• Fn::Base64
  • Fn::FindInMap
  • Fn::GetAZs
  • Fn::ImportValue
  • Fn::Select


It's reasonably common to provide a similar but distinct set of resources based on which environment your stack is running in. In your development environment, for example, you may not wish to create an entire fleet of database servers, instead opting for just a single database server. You can achieve this by using conditionals, such as the following ones:

  • Fn::And
  • Fn::Equals
  • Fn::If
  • Fn::Not
  • Fn::Or

Permissions and service roles

One important thing to remember about CloudFormation is that it's more or less just making API calls on your behalf. This means that CloudFormation will assume the very same permissions or role you use to execute your template. If you don't have permission to create a new hosted zone on Route 53, for example, any template you try to run that contains a new Route 53-hosted zone will fail.

On the flip side, this has created a somewhat tricky situation where anyone developing CloudFormation typically has a very elevated level of privileges, and those privileges are somewhat unnecessarily granted to CloudFormation each time a template is executed.

If my CloudFormation template contains only one resource, which is a Route 53-hosted zone, it doesn't make sense for that template to be executed with full admin privileges to my AWS account. It makes much more sense to give CloudFormation a very slim set of permissions to execute the template with, thus limiting the blast radius if a bad template were to be executed (that is, a bad copy-and-paste operation resulting in deleted resources).

Thankfully, you can use service roles to define an IAM role and tell CloudFormation to use that role when your stack is being executed, giving you a much safer space to play in.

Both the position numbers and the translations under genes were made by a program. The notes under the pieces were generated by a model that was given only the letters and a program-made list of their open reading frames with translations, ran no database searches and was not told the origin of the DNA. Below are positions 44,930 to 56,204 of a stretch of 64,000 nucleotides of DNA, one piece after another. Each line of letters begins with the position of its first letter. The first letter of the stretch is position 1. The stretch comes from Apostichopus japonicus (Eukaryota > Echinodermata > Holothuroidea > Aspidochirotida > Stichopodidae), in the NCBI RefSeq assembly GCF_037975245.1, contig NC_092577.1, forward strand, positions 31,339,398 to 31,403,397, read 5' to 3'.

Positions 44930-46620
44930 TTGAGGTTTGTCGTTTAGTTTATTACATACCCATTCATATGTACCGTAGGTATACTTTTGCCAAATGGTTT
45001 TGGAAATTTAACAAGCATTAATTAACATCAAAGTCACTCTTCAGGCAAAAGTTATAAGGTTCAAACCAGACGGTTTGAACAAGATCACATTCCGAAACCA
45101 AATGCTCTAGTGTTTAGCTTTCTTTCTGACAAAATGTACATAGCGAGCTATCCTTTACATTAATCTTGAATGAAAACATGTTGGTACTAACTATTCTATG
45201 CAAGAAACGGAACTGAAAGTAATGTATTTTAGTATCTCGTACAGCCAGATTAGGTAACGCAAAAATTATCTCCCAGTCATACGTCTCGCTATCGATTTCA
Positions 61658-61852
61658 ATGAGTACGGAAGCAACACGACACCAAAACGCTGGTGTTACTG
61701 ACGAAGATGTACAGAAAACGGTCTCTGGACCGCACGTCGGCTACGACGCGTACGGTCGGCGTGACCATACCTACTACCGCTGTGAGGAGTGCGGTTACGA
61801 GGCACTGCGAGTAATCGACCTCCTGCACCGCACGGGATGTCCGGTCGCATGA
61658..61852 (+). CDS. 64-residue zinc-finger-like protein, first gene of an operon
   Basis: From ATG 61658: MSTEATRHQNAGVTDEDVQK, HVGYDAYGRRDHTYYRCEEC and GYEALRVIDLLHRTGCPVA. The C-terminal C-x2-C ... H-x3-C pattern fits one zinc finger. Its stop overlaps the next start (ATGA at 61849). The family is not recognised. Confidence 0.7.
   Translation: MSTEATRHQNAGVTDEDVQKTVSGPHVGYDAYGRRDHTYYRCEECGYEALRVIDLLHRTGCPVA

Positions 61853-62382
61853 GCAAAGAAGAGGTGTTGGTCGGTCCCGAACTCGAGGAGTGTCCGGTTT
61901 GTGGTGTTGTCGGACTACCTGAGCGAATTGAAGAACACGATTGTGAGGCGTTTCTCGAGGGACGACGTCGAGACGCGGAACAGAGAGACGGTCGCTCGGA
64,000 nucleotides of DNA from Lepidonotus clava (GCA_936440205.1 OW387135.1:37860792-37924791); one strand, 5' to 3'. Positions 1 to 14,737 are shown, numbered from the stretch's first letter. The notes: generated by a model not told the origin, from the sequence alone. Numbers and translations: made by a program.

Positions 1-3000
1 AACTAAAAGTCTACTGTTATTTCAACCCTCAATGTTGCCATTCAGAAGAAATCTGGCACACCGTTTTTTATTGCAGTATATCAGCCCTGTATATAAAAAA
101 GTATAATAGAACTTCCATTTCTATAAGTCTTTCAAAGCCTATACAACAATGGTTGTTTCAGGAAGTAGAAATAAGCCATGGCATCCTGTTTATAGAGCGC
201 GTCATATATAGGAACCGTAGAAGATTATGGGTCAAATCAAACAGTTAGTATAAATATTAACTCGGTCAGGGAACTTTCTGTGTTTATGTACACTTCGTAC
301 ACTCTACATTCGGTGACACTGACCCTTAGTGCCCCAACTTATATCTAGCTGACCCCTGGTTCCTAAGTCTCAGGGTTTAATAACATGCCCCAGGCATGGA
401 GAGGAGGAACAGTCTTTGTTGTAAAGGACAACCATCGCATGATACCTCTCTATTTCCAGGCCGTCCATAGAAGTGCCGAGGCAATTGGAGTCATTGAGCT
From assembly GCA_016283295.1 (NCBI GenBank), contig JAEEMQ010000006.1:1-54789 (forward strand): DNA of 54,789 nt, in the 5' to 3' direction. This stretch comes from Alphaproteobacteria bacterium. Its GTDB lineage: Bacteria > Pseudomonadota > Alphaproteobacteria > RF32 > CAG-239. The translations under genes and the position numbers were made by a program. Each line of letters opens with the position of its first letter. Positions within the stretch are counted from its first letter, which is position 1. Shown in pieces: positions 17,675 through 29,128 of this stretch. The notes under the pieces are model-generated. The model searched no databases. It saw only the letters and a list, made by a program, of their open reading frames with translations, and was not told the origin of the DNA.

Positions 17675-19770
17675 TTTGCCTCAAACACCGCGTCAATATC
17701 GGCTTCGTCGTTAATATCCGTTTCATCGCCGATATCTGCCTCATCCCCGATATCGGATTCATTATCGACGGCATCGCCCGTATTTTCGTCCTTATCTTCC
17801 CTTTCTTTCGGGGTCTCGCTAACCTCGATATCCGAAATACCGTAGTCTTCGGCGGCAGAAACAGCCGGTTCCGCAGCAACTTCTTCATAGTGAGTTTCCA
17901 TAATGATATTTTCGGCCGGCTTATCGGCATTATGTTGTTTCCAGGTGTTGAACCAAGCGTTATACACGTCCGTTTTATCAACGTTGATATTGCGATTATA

Cross-stack references

When using the layered cake approach, it's very common to want to use outputs from one stack as inputs in another stack. For example, you may create a VPC in one stack and require its VPC ID when creating resources in another.

For a long time, you needed to provide some glue around stack creation in order to pass the output between stacks. Cross-stack references provide a more native way of doing this.

You can now export one or more outputs from your stack. This makes those outputs available to other stacks. Note that the name of this value needs to be unique, so it's probably a good idea to include the CloudFormation stack name in the name you're exporting to achieve this.

Once a value has been exported, it becomes available to be imported in another stack using the Fn::ImportValue function very handy!

Make sure, however, that during the time an exported value is being referenced, you are not able to delete or modify it. Additionally, you won't be able to delete the stack containing the exported value. Once something is referencing an exported value, it's there to stay until there are no stacks referencing it at all.

Updating resources

One of the principles of IaC is that all the changes should be represented as code for review and testing. This is especially important where CloudFormation is concerned.

After creating a stack for you, the CloudFormation service is effectively hands-off. If you make a change to any of the resources created by CloudFormation (in the web console, command line, or by some other method), you're effectively causing configuration drift; CloudFormation no longer knows the exact state of the resources in your stack.

The correct approach is to make these changes in your CloudFormation template and perform an update operation on your stack. This ensures that CloudFormation always knows the state of your stack and allows you to be confident that your infrastructure code is a complete and accurate representation of your running environments.


When performing a stack update, it can be unclear exactly what changes are going to be made to your stack. Depending on which resource you are changing, you may find that it will need to be deleted and recreated in order to implement your change. This, of course, is completely undesired behavior if the resource in question contains data you'd like to keep. Keep in mind that RDS databases can be a particular pain point.

To mitigate this situation, CloudFormation allows you to create and review a changeset prior to executing the update. The changeset shows you which operations CloudFormation intends to perform on your resources. If the changeset looks good, you can choose to proceed. If you don't like what you see, you can delete the changeset and choose another course of action perhaps choosing to create and switch to an entirely new stack to avoid a service outage.

Other things to know

There are a few other things you should keep in the back of your mind as you start building out your own CloudFormation stacks. Let's take a look.

Name collisions